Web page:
Does it ever seem to you like you've heard all the news before about the state budget quagmire? Much of the talk surrounding the present situation focuses on "the future." So it seems like a good time to go into the News Cut Wayback Machine. Setting: Fourth Monday in January 2003.
Here's the MPR newscast scripts from that date:
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House DFLers are calling a Republican budget balancing plan too harsh to the state's most vulnerable. The House is scheduled to begin debate today
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Governor Pawlenty continued his tour of greater Minnesota today to promote tax-free zones. Pawlenty and members of the Minnesota House have offered the plan as a way to stimulate business and job creation. Pawlenty told an audience in Luverne that tax-free zones are the "mother of all economic development incentives." He says a particular area or collaboration of counties would be encouraged to come together and develop regional or theme-based tax-free zones.
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Senate Republicans are proposing a two-year pay freeze for all public sector employees in Minnesota to help reduce the state deficit. They say keeping salaries constant could produce one billion dollars or more in savings. The plan would affect state workers as well as employees in cities, counties, school districts and universities. State allowances to all government entities would be reduced to account for the lack of pay raises. By the Senate GOP's estimate, Minnesota has 350-thousand public sector employees. Senate Minority Leader Dick Day of Owatonna says a freeze is a more compassionate way to cut costs than layoffs. But he won't guarantee that everyone would keep their job.
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Governor Pawlenty says he'd prefer to continue full subsidies for Minnesota's ethanol industry -- but the state's budget crisis will force tough choices. The governor spoke in Luverne yesterday. His short-term deficit reduction plan includes a proposal to eliminate almost 27 (m) million dollars in subsidies to ethanol plants. But Pawlenty says most ethanol facilities will continue to be profitable even without the subsidies. On a tour to support his plan for out-state tax-free zones, Pawlenty said he's open to the legislature reinstating some of the ethanol subsidy reductions in his budget proposal -- as long as lawmakers find the money to solve the budget deficit somewhere else.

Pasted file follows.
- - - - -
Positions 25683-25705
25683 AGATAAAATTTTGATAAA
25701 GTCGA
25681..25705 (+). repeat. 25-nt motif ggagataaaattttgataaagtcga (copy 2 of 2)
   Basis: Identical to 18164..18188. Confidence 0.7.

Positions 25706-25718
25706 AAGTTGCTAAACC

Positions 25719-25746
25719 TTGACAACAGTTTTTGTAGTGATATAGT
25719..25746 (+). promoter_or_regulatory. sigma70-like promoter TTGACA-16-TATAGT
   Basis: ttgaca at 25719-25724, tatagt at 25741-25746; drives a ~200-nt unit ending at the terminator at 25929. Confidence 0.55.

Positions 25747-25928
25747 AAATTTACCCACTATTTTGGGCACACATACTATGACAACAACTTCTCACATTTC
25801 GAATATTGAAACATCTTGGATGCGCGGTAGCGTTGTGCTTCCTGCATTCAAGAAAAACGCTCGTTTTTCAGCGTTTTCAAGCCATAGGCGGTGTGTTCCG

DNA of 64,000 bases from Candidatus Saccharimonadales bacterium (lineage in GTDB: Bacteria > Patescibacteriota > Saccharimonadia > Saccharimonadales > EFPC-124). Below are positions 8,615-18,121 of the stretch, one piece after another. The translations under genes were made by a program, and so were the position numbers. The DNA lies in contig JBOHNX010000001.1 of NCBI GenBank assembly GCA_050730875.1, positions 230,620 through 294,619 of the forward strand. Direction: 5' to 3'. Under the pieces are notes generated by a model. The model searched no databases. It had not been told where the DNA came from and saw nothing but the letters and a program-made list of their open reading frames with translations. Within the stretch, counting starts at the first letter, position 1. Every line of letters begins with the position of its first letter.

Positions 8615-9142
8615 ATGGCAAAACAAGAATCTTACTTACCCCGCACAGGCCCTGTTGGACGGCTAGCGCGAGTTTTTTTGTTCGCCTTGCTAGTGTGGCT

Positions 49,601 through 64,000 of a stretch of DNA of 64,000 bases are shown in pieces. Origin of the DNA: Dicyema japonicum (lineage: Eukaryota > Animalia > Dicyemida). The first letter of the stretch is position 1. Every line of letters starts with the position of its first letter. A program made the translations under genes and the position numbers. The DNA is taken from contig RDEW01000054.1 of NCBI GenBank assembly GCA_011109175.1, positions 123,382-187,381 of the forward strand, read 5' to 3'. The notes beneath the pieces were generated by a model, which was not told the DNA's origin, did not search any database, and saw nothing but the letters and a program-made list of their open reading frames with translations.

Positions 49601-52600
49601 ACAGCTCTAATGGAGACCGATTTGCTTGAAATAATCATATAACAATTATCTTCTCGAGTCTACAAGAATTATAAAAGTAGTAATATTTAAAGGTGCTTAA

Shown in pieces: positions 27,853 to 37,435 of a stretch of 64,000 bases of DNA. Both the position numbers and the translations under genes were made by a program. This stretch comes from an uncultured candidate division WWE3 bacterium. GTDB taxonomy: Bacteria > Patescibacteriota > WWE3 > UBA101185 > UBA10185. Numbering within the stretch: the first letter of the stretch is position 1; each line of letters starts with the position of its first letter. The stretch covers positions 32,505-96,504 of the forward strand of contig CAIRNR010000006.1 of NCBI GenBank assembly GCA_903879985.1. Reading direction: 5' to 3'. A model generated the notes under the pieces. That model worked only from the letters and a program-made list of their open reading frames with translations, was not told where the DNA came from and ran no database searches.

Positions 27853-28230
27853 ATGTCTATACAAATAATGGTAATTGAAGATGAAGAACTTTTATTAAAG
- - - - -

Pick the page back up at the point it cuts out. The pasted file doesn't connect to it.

It really is uncanny. Same stuff different year. Do you think we could take the wayback machine to 1959 and find the same things?
The Wayback Machine is waiting for someone to show up with some jumper cables at the moment. It's stuck in 2003 until then.
Ever since 2003, it seems like the determining factor in these budget sessions is whether the Guv and the DFL legislative leaders are willing to go to a shutdown over their priorities.
In 2003, Hottinger wasn't, Pawlenty was, and Pawlenty got everything he wanted. Hottinger specifically cited the desire to avoid a shutdown as his reason for caving.
In 2005, Pawlenty and the DFL Senate caucus both were willing to go to a shutdown, the shutdown occurred, and on balance, the DFL got more of what it wanted in the budget.
In 2007, Kelliher and Pogemiller took the shutdown option off the table on the first day of the legislature. Pawlenty once again ended up with virtually everything he wanted in the budget.
I haven't listened to Kelliher's Midmorning interview yet, but I'd be interested to know if she was asked about this. "Madam Speaker, are you taking a government shutdown off the table as a negotiating tool?" If history is any guide, how she answers will tell us a lot about what the final budget is going to look like.
Nobody likes shutdowns for obvious reasons, but if the DFL doesn't have the stomach for it, or ranks the possibility of a shutdown as worse than not seeing their priorities enacted, they're gonna get rolled. That's been the story of the Pawlenty administration.
Might be a good time to point out that year after year of across the board budget cuts rewards programs and departments with poorly managed budgets.
If a department efficiently uses its available budget and then gets hit with 5% cuts for six years, its cumulative cut is 26.5% from the 2003 level. The same 6 years at 5% cut for a department that wastes 3% of its budget is a cut of only 11.4% from the 2003 level. Some of the government jobs I have worked waste much more than 3%, IMO. Therefore, budget cuts reward waste and punish responsible management (Kind of sounds like a wall street bailout...).
The solution to a budget problem like MN has had and currently has is not to make budget cuts, but PROGRAM cuts. Figure out what the purpose of government is, cut the programs that do not fit into the mission, and then allocate funds to the mission critical functions (and do triage on these if the funds are still short). Also, it must be recognized that government does have a critical role in our economy (infrastructure and regulatory, for example) and that it costs money to perform these functions. That cost is funded by taxes. Removing tax increases from consideration during a budget crunch, or proposing tax cuts (?!), is irresponsible, just like rewarding mismanagement through across the board cuts.
@News Cut Wayback Machine - How about 2002 when the GOP and DFL sang the same tune? Those quotes would be funny to see.
Seems like somebody isn't doing a very good job of planning for the long term. Perhaps more amazing is that we reward such incompetence with reelection.